Jessica Sowls is owner and chef of Home Ec., an Indianapolis based jam and pickle kitchen. If you’ve ever sampled any of her creations you know how transcendent (yes, I’m going there) an expertly made jam can be. Learn more about the life of a jam-maker from the sweetest one in town, and make sure you get your jam/ jelly/ marmalade game straight.
1| How do you describe your work to people who don’t know anything about crafting/art?
I usually say something like “I make fancy jam and pickles,” and then elaborate if people seem interested. I always feel awkward talking about it, as it’s such a grandma/bourgeoisie mashup.
2| Why do you make/design things?
I have artists in my family, so it was a natural thing to do while growing up. Once creating things is in your blood, no other work will ever be as satisfying.
3| What do you love about your job?
The autonomy! I can work when I want to, take breaks when I want to, and make what I want to make. I also love the variety of things that need to be done as a one-person business. I do everything- from bookkeeping to social media to selling at farmers’ markets to picking fruit at orchards to experimenting in the kitchen. I love that I found a niche where I can be creative and make a living (albeit modest) at the same time.
4| Was being a working artist always your plan or was there an “aha” moment?
Being an artist was the plan, yes. Being a jam and pickle maker, no. I went to art school and wasn’t a good cook by any means. I was always interested in DIY stuff though, and when I moved into an apartment with a really great kitchen I started cooking a lot and canning. Around that time I had an art show in one of Big Car’s old spaces in the Murphy building (I think this was 2010ish). I was doing food paintings and embroidery, and I set up a little table in the gallery to sell my jam too. People bought it, and I started selling more jams, pickles, and cookies in my friend Casey Roberts’ art studio every First Friday after that. I did that for a couple years before getting confident enough to apply for a booth at the Indy Winter Farmers’ Market, where I got my official start in 2012.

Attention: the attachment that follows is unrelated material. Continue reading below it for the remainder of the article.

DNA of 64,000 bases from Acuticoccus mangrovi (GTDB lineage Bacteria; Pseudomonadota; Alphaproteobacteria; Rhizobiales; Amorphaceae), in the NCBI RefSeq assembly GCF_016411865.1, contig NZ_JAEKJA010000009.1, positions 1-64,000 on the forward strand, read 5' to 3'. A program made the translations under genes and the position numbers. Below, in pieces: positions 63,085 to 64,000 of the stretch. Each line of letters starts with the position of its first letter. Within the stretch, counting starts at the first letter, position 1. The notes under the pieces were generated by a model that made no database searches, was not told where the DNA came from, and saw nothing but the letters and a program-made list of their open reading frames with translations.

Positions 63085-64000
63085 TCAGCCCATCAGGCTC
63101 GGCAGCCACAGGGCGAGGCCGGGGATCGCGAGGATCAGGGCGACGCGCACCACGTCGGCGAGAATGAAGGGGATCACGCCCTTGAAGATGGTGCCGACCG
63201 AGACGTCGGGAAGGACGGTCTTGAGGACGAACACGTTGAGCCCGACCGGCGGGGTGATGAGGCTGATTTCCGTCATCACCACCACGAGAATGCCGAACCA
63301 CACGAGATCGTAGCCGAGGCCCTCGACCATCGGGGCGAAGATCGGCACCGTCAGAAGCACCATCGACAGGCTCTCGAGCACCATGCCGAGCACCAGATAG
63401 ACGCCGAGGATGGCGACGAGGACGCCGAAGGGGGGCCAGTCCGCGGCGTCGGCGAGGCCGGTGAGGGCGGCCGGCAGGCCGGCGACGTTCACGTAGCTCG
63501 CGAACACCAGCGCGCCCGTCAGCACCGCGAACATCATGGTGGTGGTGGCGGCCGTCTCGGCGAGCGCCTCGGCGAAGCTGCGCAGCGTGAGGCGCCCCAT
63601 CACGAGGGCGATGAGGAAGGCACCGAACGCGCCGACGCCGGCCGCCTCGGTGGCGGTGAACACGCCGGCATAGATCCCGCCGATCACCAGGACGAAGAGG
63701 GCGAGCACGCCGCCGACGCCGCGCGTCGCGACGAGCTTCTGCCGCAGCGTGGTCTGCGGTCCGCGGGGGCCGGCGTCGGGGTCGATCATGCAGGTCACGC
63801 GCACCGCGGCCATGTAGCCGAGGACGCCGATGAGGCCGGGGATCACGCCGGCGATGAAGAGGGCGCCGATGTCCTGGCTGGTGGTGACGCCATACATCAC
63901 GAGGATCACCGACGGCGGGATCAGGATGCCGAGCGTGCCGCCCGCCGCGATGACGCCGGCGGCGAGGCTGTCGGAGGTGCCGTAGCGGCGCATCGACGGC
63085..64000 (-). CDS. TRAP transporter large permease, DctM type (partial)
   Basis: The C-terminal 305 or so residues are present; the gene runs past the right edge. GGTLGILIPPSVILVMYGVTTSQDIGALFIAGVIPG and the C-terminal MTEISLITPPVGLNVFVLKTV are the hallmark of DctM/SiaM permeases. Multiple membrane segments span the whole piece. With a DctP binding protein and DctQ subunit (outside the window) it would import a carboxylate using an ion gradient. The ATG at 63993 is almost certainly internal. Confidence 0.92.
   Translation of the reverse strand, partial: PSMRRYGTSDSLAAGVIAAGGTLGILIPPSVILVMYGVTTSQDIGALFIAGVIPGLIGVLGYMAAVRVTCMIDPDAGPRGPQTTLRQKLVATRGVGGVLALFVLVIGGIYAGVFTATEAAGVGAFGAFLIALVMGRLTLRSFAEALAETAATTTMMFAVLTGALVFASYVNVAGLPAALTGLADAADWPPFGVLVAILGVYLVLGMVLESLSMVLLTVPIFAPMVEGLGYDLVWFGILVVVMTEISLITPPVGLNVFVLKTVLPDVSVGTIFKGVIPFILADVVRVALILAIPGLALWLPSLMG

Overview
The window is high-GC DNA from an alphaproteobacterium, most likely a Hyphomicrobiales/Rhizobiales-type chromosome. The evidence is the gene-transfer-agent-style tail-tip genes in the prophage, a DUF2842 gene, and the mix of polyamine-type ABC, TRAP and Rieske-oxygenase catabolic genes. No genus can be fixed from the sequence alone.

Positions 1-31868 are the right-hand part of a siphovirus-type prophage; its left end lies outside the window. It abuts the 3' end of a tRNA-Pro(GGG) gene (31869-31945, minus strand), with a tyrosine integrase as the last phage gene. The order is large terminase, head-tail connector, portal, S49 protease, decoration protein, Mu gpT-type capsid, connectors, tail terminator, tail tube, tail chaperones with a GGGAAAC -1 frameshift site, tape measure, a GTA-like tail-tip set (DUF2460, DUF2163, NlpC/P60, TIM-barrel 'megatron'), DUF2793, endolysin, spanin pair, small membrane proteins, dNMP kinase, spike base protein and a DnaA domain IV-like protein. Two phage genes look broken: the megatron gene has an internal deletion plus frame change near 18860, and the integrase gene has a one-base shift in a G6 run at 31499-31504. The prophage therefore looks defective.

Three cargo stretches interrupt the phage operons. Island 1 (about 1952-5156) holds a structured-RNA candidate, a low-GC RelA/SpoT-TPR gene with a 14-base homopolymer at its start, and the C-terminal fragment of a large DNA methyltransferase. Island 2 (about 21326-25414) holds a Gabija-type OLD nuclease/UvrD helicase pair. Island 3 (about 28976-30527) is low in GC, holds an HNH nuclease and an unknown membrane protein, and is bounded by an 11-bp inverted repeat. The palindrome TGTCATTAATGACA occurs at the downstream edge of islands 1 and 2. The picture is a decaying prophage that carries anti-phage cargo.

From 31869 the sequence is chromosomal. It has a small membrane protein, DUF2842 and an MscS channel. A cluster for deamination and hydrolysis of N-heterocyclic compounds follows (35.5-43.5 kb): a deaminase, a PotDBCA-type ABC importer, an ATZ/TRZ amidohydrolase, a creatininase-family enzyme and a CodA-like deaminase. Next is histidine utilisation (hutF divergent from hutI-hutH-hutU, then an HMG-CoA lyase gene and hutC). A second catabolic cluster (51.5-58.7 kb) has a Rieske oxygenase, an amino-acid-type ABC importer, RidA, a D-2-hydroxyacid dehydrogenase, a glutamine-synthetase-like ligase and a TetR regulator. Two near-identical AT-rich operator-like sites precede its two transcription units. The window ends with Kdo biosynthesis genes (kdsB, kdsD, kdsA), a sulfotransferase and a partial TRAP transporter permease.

5| How do you work, and where?
I rent part of Lick Ice Cream’s kitchen at Circle City Industrial Complex. We both used to rent a shared kitchen in a church basement that was pretty cramped and old, with equipment that broke down a lot, nosey churchgoers asking if we believed in Jesus while we were working, and my stuff occasionally getting stolen. Lick has this great commercial kitchen at CCIC now that they built out and invited me to join them. I am forever grateful for that.
As for how I work, it really depends on what needs to get done. In the kitchen I voraciously listen to podcasts and music to keep my mind occupied since most of the work is purely physical- prepping fruit and veggies, washing dishes, and labeling jars can get really boring after a few hours.
6| How did you come up with your current (and future, and past) jam and pickle flavors? Which ones are the most popular?
I use a combination of others’ recipes and my own. Inspiration often comes from flavors I encounter in other types of food, and I look at a lot of cookbooks. There are limits to how much I can be truly creative with preserving, as long-term safety is the reason that preserved foods are the way they are.
7| Where do you source your ingredients?